There is an optional update available but it is recommended you do update when you can
Does this optionally make us yield more watts?
It’d be helpful if they displayed release notes when notifying about an update. It’s hard to know if it’s worth updating or not if you don’t know what’s changed!
Haha, yes, especially if it’s even labelled as optional.
What has changed that it’s not essential and how am I supposed to know if I want to take the option if I don’t know what the option even is?
It’s optional as opposed to forced, which means that you don’t have to do it before your next activity. Forced updates have caught those out in the past that join an Event or Race too late to be able to complete the update before the ride starts.
Saying it’s optional removes the concern about that happening so that the update can be done in your own time.
The Wahoo updates page hasn’t shown the change log and so I had to go to the iOS App Store to get this:
Just for clarity, then, this should be listed as “deferrable”, not optional, if what is meant is that it doesn’t have to be applied now but it will be applied in future and that would at least remove one of the questions
Yes @Jon .
I’ve never come across an update that isn’t either giving added features or fixing any bugs, so they are always worth applying. The ‘optional’ wording is perhaps misleading, but as I said is perhaps more to do with calming the nerves of those that have experienced Forced updates in the past preventing them from riding. I guess long term users understand that context, but it’s lost on those new to the platform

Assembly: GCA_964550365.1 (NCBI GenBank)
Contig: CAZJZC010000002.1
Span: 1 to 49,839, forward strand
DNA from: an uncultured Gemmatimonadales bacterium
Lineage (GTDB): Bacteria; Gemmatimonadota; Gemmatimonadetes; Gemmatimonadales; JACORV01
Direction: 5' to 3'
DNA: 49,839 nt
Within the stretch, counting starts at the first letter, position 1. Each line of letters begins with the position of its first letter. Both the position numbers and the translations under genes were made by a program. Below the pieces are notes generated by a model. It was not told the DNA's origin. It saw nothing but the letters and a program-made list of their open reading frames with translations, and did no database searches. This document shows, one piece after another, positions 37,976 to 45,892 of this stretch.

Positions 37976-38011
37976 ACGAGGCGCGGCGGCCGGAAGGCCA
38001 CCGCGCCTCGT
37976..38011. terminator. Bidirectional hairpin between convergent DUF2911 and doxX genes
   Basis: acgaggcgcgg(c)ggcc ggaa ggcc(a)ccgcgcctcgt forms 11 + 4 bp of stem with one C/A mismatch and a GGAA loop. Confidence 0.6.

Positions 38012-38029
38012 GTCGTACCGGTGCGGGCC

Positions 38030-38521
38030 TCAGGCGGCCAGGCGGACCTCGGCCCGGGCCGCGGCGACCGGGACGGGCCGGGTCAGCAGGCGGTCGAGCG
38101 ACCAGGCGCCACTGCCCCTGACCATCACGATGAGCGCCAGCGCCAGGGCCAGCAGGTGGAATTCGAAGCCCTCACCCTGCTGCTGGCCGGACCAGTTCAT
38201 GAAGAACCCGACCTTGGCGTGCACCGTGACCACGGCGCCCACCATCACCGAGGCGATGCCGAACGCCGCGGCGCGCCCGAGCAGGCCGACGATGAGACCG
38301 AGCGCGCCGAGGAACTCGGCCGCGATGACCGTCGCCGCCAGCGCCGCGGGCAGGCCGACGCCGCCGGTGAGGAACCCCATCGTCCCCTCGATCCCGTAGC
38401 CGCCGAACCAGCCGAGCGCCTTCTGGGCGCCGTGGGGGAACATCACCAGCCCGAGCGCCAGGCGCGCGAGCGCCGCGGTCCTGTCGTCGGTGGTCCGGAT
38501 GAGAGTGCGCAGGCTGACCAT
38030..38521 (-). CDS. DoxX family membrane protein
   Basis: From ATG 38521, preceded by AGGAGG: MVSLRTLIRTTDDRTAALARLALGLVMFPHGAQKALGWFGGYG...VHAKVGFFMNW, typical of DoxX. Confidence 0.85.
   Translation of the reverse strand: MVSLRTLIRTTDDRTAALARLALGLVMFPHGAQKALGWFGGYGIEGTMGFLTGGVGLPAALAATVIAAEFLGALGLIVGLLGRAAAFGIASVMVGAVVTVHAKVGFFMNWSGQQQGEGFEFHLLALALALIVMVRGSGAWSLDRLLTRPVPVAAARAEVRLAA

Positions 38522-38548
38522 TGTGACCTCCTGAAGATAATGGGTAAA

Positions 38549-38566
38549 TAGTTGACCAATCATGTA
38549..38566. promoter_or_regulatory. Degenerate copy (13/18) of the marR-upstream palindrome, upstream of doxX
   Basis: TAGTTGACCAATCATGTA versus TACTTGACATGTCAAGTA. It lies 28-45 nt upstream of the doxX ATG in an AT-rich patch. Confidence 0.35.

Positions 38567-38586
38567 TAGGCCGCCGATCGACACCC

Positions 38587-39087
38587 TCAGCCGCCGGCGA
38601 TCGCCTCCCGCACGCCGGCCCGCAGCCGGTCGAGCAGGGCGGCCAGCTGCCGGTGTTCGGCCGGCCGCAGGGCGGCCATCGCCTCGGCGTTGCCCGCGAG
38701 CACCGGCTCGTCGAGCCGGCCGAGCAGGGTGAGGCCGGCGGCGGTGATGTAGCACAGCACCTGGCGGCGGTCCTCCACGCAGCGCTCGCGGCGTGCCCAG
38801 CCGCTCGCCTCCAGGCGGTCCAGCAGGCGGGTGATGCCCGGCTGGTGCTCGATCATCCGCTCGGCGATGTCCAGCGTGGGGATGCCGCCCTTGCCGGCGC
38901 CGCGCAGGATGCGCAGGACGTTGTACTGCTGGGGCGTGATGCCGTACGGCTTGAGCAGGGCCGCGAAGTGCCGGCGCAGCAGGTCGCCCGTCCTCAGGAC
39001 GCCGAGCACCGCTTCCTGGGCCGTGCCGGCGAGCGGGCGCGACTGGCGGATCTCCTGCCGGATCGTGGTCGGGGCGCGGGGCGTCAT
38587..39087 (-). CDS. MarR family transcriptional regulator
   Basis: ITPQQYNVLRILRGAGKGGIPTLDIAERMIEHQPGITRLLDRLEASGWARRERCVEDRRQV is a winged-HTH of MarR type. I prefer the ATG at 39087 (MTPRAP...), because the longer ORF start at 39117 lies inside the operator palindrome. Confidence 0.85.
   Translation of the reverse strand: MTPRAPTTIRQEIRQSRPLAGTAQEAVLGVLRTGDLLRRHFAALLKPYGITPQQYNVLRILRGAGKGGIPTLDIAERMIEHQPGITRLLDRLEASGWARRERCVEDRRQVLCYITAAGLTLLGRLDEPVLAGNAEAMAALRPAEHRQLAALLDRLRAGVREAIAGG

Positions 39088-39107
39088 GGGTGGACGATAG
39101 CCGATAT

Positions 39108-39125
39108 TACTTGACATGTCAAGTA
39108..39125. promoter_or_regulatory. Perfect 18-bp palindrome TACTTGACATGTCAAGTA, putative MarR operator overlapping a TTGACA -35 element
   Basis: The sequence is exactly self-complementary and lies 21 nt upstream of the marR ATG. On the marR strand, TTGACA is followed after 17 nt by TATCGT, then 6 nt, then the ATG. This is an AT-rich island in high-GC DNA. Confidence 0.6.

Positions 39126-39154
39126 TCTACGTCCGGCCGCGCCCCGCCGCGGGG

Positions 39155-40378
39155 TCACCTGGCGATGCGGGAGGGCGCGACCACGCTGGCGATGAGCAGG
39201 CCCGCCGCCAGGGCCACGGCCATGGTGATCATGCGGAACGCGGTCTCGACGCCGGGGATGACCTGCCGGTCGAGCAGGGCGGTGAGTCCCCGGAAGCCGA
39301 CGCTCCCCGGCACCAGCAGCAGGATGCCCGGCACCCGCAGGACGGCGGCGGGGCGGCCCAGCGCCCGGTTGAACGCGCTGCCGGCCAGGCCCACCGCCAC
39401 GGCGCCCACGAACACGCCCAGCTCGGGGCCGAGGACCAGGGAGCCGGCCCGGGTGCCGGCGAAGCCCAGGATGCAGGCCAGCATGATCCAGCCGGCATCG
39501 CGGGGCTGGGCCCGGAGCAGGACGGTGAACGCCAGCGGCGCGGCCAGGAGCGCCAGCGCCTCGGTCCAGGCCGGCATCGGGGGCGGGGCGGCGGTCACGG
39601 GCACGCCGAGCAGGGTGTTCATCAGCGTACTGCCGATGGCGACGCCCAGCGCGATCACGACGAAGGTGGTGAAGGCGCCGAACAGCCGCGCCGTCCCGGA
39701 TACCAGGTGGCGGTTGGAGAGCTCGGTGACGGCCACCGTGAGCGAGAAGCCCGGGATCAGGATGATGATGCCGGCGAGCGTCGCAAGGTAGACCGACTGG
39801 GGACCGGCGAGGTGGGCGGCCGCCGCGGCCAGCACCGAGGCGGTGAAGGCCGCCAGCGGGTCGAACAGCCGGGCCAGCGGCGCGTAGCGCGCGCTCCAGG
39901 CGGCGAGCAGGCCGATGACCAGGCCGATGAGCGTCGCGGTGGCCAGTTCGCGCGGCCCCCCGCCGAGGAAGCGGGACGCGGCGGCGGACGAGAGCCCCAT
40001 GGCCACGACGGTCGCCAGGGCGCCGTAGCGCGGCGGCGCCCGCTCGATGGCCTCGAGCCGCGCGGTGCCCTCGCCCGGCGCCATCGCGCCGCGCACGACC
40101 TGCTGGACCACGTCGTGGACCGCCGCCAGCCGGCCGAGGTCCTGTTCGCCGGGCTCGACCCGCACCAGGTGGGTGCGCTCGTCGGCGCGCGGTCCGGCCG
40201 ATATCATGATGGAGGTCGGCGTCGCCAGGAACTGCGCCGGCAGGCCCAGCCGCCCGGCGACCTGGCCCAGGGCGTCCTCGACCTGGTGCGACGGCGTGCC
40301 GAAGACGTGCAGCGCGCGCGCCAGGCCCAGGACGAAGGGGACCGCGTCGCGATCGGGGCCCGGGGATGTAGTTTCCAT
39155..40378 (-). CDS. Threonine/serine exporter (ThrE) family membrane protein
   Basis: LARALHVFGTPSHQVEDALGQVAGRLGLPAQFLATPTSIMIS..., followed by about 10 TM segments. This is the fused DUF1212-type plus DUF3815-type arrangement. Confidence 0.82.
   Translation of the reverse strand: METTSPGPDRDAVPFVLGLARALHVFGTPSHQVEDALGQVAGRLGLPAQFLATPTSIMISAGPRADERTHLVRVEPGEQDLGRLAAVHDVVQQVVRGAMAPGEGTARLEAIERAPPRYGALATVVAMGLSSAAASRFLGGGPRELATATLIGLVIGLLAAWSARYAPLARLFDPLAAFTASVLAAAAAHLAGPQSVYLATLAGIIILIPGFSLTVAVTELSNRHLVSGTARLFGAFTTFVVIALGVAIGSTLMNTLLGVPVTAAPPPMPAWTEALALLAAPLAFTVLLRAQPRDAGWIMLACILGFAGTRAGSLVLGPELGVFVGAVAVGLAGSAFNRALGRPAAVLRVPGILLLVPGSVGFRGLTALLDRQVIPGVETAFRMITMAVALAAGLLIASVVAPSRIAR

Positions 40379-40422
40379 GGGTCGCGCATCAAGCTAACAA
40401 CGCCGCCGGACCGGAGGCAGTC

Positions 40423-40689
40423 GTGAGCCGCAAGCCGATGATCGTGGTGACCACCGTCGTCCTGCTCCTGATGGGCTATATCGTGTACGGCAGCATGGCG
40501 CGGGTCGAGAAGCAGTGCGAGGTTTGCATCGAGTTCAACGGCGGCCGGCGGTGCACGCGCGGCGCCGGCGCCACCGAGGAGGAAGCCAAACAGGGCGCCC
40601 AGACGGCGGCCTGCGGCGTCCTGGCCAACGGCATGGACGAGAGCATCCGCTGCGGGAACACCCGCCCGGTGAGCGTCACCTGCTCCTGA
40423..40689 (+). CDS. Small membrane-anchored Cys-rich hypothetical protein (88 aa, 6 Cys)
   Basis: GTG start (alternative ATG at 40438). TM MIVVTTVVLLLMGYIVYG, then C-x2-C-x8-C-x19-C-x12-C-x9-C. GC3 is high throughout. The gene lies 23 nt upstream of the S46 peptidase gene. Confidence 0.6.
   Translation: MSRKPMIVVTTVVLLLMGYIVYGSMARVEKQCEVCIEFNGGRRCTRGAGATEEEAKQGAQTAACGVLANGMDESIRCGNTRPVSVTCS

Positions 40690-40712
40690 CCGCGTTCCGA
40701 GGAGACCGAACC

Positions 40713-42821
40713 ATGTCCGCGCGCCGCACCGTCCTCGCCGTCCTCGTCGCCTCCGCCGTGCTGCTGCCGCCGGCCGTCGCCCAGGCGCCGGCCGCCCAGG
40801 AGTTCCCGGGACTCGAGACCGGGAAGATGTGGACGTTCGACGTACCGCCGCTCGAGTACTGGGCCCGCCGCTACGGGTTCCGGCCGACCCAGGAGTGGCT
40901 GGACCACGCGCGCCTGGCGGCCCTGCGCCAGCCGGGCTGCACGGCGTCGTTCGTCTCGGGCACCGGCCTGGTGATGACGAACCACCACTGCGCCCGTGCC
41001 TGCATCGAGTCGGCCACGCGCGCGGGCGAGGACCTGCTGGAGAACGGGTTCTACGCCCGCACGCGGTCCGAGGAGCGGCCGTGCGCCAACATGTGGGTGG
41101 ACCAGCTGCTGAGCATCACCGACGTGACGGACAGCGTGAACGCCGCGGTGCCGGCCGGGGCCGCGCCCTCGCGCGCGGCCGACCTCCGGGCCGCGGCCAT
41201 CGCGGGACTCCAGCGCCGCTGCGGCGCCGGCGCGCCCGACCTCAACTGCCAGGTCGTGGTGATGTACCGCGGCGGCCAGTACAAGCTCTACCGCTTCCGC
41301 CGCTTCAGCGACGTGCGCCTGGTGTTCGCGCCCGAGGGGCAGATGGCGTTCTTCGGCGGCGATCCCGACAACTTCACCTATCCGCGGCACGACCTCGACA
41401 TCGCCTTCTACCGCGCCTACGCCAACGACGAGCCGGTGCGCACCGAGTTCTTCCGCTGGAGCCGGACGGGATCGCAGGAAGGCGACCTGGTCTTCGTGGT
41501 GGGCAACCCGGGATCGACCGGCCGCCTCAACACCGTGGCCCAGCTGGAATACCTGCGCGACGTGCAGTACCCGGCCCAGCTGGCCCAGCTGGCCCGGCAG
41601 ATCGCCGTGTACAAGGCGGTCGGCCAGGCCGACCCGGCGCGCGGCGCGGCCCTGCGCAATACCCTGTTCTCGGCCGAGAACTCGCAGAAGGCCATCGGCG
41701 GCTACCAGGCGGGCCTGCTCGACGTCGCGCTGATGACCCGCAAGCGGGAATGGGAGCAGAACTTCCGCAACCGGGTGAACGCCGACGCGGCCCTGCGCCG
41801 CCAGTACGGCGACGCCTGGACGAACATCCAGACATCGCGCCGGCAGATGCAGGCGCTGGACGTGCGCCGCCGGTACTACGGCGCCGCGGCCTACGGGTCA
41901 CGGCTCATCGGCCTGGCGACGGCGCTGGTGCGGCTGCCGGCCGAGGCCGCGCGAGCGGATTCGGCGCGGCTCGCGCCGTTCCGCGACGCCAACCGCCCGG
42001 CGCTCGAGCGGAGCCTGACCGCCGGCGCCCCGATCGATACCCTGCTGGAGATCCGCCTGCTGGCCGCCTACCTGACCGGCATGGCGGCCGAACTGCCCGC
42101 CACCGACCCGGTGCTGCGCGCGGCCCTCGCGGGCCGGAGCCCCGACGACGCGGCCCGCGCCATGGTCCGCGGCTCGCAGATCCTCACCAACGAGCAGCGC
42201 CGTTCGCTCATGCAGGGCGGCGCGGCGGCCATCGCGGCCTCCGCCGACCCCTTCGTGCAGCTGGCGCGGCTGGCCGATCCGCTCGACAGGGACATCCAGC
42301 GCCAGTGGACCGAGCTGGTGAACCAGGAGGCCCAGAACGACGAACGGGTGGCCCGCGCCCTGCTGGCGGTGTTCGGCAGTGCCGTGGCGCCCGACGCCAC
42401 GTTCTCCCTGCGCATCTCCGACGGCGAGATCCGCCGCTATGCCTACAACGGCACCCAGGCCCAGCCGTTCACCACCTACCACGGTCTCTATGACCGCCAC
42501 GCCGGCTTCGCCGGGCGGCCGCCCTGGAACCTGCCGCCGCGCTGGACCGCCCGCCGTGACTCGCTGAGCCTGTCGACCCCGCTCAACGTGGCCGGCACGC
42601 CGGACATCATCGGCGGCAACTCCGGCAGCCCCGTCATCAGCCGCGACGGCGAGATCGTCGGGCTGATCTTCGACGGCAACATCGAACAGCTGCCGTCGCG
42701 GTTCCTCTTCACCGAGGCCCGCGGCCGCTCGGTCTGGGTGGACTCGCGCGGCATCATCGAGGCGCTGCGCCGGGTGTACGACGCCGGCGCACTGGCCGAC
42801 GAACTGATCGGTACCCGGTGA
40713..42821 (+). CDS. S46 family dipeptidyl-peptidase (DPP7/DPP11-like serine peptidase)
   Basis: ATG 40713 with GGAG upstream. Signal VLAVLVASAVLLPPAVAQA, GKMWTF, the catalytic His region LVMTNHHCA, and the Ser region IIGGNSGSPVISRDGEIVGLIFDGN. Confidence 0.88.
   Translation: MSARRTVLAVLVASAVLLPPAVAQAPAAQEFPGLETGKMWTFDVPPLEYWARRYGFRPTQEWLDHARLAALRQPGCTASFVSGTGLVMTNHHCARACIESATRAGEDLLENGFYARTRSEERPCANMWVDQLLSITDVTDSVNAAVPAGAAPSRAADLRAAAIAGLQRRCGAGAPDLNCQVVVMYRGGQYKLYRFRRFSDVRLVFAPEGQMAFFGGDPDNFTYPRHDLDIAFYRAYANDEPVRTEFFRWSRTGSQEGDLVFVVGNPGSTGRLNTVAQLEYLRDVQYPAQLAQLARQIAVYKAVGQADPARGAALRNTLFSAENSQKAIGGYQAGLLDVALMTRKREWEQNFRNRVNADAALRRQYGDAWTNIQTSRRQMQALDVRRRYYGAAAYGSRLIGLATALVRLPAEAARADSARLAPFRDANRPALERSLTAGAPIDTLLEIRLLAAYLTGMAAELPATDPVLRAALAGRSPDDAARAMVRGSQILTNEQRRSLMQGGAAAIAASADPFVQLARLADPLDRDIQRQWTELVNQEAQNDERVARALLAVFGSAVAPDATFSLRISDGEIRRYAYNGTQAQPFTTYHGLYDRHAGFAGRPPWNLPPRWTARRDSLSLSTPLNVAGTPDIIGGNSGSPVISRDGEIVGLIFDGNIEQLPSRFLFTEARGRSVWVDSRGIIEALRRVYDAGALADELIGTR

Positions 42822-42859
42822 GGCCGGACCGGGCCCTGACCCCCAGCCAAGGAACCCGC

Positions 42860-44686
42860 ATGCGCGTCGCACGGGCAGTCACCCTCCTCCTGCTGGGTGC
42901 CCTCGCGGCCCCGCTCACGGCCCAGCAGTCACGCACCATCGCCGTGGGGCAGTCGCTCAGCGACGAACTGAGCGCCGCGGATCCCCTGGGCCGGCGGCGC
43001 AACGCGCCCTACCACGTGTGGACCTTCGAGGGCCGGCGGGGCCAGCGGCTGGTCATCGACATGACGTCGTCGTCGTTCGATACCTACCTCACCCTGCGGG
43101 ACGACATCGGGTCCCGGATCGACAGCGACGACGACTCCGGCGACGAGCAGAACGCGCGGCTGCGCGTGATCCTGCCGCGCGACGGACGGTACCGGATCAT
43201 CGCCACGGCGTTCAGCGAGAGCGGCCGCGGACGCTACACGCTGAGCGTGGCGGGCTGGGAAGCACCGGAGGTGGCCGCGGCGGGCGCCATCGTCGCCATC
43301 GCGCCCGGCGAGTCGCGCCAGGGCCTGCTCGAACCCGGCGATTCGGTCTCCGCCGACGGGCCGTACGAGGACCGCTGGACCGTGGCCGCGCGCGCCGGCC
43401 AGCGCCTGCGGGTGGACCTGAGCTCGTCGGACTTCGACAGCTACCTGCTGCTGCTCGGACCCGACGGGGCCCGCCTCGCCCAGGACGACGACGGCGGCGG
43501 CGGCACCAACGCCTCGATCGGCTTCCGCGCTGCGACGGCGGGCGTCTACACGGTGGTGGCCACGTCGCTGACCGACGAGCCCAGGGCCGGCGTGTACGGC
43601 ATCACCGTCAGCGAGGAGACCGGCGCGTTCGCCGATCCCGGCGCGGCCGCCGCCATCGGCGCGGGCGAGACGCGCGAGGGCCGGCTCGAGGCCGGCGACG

I suppose that ‘we recommend you do this when you can’ is different to saying, ‘you don’t need to do it at all’. If the release notes were linked to it would certainly make things clearer!
I’ve worked in IT Management for more than 22 years and spent 10 of those working for a software development company.
Within the IT sphere it is a fairly common position of “Do I need the fixes in this update” or you don’t update something that is already working.
Anecdotally, for amusement, I know of someone who bricked a data center UPS while applying a patch recently, when he called the UPS provider for support their first question was “Was the UPS working correctly beforehand” and upon his reply in the affirmative the second question was “Why were you patching it then”
Of course software updates are almost always meant to add nice features or fix bugs, but it is also often the case, as is the nature with software development, that fixing one bug can sometimes cause another. We’ve all been through patch rollbacks.
That’s why I suggested the term deferrable, because “optional” (especially without patch notes) implies things like “Texture pack for AMD graphics cards” as opposed to “helpful bug fixes, but you don’t have to apply it now if you’d rather ride”, that’s all
Likewise I have a 40 year background in Industrial Process Control & Measuring Systems, working with hazardous and explosive chemicals. I used to spec’ embedded systems for our thickness scanners that used a radiation source simply because of the dreaded updates on OS/2 and Windows ‘If it aint broke don’t fix it’ is a very wise philosophy!!!
Let’s hope that someone involved with the wording of update notifications reads some of this